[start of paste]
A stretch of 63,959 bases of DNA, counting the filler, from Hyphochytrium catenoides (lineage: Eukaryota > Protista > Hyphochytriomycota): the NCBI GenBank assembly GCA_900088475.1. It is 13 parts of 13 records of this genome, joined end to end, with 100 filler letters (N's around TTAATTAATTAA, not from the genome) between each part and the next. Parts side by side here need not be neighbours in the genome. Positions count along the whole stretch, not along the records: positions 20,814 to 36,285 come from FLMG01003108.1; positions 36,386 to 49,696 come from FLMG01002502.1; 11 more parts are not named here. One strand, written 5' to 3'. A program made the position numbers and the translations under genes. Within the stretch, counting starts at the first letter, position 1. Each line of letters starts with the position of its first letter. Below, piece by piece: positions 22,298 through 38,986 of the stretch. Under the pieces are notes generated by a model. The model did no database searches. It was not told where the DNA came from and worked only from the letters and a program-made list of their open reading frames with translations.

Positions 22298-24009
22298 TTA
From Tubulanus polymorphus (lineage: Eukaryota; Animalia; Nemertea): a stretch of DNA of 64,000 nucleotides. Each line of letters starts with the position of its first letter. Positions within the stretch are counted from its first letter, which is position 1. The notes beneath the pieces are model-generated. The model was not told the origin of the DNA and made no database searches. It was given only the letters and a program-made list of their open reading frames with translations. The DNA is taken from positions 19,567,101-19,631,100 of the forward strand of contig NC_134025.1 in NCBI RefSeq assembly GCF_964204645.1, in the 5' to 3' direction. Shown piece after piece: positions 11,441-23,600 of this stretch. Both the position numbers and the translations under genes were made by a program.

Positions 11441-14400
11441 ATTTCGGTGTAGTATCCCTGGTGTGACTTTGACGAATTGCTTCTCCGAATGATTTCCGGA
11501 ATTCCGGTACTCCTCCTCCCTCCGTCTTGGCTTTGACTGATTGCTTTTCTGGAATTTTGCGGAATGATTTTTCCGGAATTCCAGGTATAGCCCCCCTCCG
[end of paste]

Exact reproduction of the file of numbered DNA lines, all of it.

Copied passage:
A stretch of 63,959 bases of DNA, counting the filler, from Hyphochytrium catenoides (lineage: Eukaryota > Protista > Hyphochytriomycota): the NCBI GenBank assembly GCA_900088475.1. It is 13 parts of 13 records of this genome, joined end to end, with 100 filler letters (N's around TTAATTAATTAA, not from the genome) between each part and the next. Parts side by side here need not be neighbours in the genome. Positions count along the whole stretch, not along the records: positions 20,814 to 36,285 come from FLMG01003108.1; positions 36,386 to 49,696 come from FLMG01002502.1; 11 more parts are not named here. One strand, written 5' to 3'. A program made the position numbers and the translations under genes. Within the stretch, counting starts at the first letter, position 1. Each line of letters starts with the position of its first letter. Below, piece by piece: positions 22,298 through 38,986 of the stretch. Under the pieces are notes generated by a model. The model did no database searches. It was not told where the DNA came from and worked only from the letters and a program-made list of their open reading frames with translations.

Positions 22298-24009
22298 TTA
From Tubulanus polymorphus (lineage: Eukaryota; Animalia; Nemertea): a stretch of DNA of 64,000 nucleotides. Each line of letters starts with the position of its first letter. Positions within the stretch are counted from its first letter, which is position 1. The notes beneath the pieces are model-generated. The model was not told the origin of the DNA and made no database searches. It was given only the letters and a program-made list of their open reading frames with translations. The DNA is taken from positions 19,567,101-19,631,100 of the forward strand of contig NC_134025.1 in NCBI RefSeq assembly GCF_964204645.1, in the 5' to 3' direction. Shown piece after piece: positions 11,441-23,600 of this stretch. Both the position numbers and the translations under genes were made by a program.

Positions 11441-14400
11441 ATTTCGGTGTAGTATCCCTGGTGTGACTTTGACGAATTGCTTCTCCGAATGATTTCCGGA
11501 ATTCCGGTACTCCTCCTCCCTCCGTCTTGGCTTTGACTGATTGCTTTTCTGGAATTTTGCGGAATGATTTTTCCGGAATTCCAGGTATAGCCCCCCTCCG